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The Verge Review of Animals: the immortal jellyfish

The Verge Review of Animals: the immortal jellyfish


Behold the tiny, gelatinous face of god

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This column is part of a series where Verge staffers post highly subjective reviews of animals. Previously, we've written about animals without telling you whether they suck or rule. We are now rectifying this oversight.

In medieval bestiaries, every animal is imbued with symbolic meaning that reflects God’s plan for the world, but the monks that made these compendiums didn’t know much about jellyfish — especially one as unusual as Turritopsis dohrnii, better known as the immortal jellyfish. The bestiaries tell us that the fox is cunning and deceitful: it plays dead to remind us that the Devil hides in plain sight. They say that the turtledove is faithful and mourns its mate after they die; just like the Church stayed true to Christ after his crucifixion. But what would they have made of a tiny animal no bigger than a dime, with no brain, no heart, no central nervous system, in fact, barely any motive power at all, but that — theoretically — lives forever. The lesson we should take from the immortal jellyfish? We’re trying too hard. If we want to beat entropy, we Need. To. Chill.

When faced with old age, sickness, or trauma, it simply ages backwards

The immortal jellyfish doesn’t live forever by simply persisting at some magical low-level intensity. Instead, it cheats death by repeatedly returning to its polyp form — one of the earliest stages of jellyfish development. The behavior was first described in a 1996 study titled "Reversing the Life Cycle," with the paper’s authors noting that the behavior was tantamount to "achieving potential immortality." The immortal jellyfish can still die, of course, in the violent and exciting ways the ocean has to offer (mainly getting eaten by strange fish and relatable dugongs). But when faced with old age, sickness, or life-threatening trauma, it will simply rejuvenate, aging backwards over a period of a few days.

Turritopsis dohrnii hasn’t been the subject of a Big Pharma-sponsored jellyfish-hunt with black ops divers tracking it down to reverse-engineer its genetic secrets. This is thanks, at least in part, to the difficulty of breeding the species, which requires constant nannying and care. (For more on this topic and the Japanese marine biologist who cultivates the species — he’s known as Mr. Immortal Jellyfish Man — you should read this fantastic New York Times piece.) It’s an animal that’s difficult to exploit because it’s just so demanding — like a kidnapped teen in a ‘90s comedy who outwits their captors simply by being unthinkingly spoiled.

Turritopsis dohrnii’s staying power is only more impressive when you look at the jellyfish phylum as a whole (which is bending the rules a little for the Review, I know, but it’s necessary in order to properly take in the species’ genius). Jellyfish have been around for at least half a billion years; the fossil record tells us they predate the evolution of teeth, claws, or even bones. They’re hardly having a tough time adapting to modern environs, though: thanks to a combination of overfishing, global warming, and an influx of chemicals and trash, they’re thriving.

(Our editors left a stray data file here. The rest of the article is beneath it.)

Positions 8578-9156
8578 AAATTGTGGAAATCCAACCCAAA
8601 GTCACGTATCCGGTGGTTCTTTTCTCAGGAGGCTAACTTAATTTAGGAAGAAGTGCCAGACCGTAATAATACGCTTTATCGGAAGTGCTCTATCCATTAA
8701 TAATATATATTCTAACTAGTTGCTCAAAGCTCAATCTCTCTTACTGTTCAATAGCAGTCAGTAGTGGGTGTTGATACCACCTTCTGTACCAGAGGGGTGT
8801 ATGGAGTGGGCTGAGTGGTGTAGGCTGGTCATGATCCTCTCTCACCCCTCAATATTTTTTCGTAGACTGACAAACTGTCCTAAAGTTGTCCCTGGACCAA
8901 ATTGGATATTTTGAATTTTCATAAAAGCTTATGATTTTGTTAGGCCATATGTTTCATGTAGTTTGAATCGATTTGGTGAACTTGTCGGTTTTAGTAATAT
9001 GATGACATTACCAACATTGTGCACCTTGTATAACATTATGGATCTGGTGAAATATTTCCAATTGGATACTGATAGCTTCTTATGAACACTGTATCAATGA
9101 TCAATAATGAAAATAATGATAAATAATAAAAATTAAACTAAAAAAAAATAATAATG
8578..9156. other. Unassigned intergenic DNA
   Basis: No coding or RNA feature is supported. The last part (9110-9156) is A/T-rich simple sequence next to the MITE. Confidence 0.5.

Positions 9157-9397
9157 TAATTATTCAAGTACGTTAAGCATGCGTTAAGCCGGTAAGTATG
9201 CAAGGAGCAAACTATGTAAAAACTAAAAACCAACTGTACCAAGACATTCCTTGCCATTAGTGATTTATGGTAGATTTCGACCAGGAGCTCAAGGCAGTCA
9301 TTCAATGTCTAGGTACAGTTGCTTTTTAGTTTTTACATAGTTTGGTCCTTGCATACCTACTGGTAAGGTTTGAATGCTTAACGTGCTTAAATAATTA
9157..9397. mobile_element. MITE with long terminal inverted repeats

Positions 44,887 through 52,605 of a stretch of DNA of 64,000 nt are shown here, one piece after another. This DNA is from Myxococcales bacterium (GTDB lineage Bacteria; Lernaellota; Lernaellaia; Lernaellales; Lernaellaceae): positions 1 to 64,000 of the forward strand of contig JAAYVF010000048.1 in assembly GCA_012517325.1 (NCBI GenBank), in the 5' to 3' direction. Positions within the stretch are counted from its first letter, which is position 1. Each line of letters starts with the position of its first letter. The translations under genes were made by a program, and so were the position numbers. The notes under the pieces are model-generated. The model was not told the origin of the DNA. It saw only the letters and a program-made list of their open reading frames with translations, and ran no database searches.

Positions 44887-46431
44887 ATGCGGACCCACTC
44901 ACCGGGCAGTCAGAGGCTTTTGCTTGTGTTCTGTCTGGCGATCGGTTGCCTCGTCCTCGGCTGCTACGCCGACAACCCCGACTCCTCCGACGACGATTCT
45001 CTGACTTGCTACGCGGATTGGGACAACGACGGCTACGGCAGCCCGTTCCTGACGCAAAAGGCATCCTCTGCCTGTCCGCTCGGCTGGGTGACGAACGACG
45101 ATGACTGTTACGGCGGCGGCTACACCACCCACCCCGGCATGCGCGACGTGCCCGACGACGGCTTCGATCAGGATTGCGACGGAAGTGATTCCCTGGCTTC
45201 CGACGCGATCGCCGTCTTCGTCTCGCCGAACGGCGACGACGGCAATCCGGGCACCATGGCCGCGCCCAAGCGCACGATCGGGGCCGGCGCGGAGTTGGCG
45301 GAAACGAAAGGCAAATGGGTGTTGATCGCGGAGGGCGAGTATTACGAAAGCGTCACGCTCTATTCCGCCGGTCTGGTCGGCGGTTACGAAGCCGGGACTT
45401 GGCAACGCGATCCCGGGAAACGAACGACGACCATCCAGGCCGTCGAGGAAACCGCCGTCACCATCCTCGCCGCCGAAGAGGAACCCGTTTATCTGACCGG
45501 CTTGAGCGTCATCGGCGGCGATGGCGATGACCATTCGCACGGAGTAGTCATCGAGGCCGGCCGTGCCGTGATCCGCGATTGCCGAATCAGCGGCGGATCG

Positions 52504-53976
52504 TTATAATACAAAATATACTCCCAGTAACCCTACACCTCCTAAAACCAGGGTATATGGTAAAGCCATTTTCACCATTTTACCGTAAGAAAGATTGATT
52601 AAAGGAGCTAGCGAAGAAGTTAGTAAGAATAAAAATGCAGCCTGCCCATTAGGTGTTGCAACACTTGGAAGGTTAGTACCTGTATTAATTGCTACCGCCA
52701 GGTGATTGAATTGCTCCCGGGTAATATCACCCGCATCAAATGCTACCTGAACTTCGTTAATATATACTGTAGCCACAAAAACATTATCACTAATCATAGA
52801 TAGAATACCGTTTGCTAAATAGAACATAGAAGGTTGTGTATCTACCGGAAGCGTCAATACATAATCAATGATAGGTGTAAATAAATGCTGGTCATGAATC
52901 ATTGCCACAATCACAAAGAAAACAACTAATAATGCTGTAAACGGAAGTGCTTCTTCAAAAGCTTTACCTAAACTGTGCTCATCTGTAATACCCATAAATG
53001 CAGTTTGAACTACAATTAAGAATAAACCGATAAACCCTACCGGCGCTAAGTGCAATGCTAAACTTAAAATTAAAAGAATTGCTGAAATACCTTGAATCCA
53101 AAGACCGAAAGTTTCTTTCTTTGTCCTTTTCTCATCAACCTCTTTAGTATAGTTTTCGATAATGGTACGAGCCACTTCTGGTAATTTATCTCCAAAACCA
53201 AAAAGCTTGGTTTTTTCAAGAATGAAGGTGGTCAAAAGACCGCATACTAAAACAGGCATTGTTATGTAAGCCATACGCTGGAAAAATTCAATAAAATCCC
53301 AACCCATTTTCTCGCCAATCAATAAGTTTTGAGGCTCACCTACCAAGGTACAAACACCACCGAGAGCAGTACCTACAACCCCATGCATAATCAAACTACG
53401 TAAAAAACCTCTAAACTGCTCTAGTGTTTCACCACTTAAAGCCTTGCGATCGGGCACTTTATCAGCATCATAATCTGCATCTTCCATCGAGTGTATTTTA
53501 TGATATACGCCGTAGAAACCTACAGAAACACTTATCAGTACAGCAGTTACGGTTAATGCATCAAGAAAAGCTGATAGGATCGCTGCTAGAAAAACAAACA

Jellyfish blooms — vast spawnings of jellies in short periods of time — are on the rise around the world. That’s troublesome, because jellyfish can be astonishingly destructive in large numbers. One particular species named mnemiopsis is a particularly fast breeder (actually a "self-fertilizing simultaneous hermaphrodite," which means it can be both sexes at once and reproduce all by itself), laying 10,000 eggs a day. In the fantastic book Stung!, biologist Lisa-ann Gershwin describes how the species has crippled national economies by wiping out fishing stocks and delivered blackouts to millions in the Philippines by clogging up water intake vents in nuclear power plants. Jellies even paralyzed a nuclear powered supercarrier, the Nimitz class USS Ronald Reagan, when they were sucked into the condensers used to cool its engines. This is a ship with a water displacement of 100,000 tons, the very physical expression of America’s paranoia and military overspend — disabled by a barely mobile gelatinous blob.

"Among the world’s most successful organisms."

Gerswhin describes the jellyfish as "among the world’s most successful organisms, having survived freezes, thaws, superheated conditions, shifting and rearranging of continents, mass extinctions, meteor strikes, predators [and] competitors." Add the understated immortality of Turritopsis dohrnii to this list of achievements and you’ve got at the very least an impressive Powers and Abilities section for a supervillain’s Wikipedia page. In fact, if the bestiaries had known about jellyfish, they probably would have just given up trying to extricate God’s meaning from the natural world and just worshipped the jellies instead.

The Immortal Jellyfish

Verge Score: 8.5


Verge Score

Good Stuff

  • Immortal

  • Not likely to give up the secret of immortality any time soon

  • Pretty cute

Bad Stuff

  • Dislikes sea-based human endeavor

  • Hangs around with a "bad crowd"

  • Raises questions about the meaning of existence